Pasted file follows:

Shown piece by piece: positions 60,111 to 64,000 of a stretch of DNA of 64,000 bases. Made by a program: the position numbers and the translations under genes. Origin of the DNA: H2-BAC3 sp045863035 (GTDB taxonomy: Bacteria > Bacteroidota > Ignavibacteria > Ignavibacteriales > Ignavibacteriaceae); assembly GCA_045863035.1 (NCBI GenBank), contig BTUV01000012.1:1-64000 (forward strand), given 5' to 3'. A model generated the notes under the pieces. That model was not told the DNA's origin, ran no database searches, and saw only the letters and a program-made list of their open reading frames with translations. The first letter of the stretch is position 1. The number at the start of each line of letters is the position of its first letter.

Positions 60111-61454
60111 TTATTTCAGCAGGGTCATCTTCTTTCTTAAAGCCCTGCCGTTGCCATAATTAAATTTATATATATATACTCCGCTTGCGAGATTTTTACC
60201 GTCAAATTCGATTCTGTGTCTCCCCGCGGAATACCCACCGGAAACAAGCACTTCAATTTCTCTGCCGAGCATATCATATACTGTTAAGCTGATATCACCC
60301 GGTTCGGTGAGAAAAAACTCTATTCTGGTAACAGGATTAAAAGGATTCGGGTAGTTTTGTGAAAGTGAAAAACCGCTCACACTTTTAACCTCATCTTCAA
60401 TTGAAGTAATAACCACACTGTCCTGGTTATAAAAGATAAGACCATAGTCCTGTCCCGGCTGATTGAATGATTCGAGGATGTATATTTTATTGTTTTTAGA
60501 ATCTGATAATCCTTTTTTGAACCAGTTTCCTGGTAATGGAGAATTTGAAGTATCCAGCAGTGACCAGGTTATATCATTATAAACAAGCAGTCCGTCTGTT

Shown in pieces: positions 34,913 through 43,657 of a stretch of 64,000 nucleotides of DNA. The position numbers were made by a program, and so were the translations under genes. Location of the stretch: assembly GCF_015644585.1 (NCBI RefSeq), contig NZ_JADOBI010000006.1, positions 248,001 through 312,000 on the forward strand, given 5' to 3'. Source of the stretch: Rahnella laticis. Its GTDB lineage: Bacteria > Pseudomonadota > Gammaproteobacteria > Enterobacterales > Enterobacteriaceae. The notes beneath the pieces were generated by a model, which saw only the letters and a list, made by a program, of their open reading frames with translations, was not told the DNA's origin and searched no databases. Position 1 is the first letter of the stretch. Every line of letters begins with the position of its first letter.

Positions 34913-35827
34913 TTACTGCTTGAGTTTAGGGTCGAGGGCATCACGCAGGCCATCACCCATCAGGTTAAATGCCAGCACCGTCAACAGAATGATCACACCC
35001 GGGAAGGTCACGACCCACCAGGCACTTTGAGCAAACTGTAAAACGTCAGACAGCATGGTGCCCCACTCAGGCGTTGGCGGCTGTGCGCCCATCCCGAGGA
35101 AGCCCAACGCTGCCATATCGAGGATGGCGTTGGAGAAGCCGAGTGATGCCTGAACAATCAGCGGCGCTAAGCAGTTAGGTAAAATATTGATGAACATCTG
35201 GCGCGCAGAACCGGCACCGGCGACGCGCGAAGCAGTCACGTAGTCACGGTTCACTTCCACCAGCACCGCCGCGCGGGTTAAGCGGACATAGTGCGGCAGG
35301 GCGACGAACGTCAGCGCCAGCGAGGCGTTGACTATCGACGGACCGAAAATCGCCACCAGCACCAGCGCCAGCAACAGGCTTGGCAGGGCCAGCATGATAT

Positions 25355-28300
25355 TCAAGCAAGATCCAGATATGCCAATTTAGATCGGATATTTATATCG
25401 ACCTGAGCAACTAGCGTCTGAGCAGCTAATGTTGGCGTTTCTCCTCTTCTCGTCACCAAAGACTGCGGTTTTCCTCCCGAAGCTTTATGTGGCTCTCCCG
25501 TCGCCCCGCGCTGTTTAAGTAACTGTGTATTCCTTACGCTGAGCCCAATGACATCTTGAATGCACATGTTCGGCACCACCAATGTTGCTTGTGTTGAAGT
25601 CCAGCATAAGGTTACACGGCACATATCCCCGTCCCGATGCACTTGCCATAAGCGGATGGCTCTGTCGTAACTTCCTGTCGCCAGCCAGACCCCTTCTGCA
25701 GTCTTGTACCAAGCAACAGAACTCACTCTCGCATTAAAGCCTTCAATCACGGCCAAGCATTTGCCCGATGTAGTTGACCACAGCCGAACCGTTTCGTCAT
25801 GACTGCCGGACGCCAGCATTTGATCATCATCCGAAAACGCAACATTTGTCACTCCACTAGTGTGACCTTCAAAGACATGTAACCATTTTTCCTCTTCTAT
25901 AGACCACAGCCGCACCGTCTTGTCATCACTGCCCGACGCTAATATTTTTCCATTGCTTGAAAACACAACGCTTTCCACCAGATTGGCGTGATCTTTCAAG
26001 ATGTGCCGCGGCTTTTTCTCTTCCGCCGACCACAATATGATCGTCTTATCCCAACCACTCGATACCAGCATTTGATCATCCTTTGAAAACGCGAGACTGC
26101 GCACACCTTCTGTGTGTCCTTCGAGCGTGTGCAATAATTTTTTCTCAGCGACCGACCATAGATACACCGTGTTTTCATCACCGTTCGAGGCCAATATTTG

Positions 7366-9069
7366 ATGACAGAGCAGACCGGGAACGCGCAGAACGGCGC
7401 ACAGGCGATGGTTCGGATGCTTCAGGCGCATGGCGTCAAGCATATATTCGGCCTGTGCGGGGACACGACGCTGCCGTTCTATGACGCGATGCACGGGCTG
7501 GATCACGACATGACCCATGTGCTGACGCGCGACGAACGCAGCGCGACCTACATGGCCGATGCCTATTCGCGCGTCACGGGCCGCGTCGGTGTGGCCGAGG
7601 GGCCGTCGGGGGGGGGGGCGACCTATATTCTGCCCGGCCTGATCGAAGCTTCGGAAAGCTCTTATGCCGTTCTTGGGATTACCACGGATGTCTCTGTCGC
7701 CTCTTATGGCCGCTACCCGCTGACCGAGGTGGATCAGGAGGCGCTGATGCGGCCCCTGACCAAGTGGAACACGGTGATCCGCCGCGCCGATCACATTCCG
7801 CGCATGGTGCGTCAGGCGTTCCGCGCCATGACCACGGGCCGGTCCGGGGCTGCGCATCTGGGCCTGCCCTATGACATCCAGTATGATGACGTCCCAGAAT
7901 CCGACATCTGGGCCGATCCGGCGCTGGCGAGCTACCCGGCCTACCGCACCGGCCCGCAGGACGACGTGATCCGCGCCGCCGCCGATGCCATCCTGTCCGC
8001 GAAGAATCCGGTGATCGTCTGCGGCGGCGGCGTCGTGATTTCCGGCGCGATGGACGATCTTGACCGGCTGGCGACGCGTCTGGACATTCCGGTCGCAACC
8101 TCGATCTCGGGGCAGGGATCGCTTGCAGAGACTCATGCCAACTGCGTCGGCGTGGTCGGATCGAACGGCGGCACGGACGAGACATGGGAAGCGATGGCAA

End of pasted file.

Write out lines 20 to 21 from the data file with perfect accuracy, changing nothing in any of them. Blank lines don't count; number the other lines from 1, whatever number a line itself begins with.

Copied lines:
25701 GTCTTGTACCAAGCAACAGAACTCACTCTCGCATTAAAGCCTTCAATCACGGCCAAGCATTTGCCCGATGTAGTTGACCACAGCCGAACCGTTTCGTCAT
25801 GACTGCCGGACGCCAGCATTTGATCATCATCCGAAAACGCAACATTTGTCACTCCACTAGTGTGACCTTCAAAGACATGTAACCATTTTTCCTCTTCTAT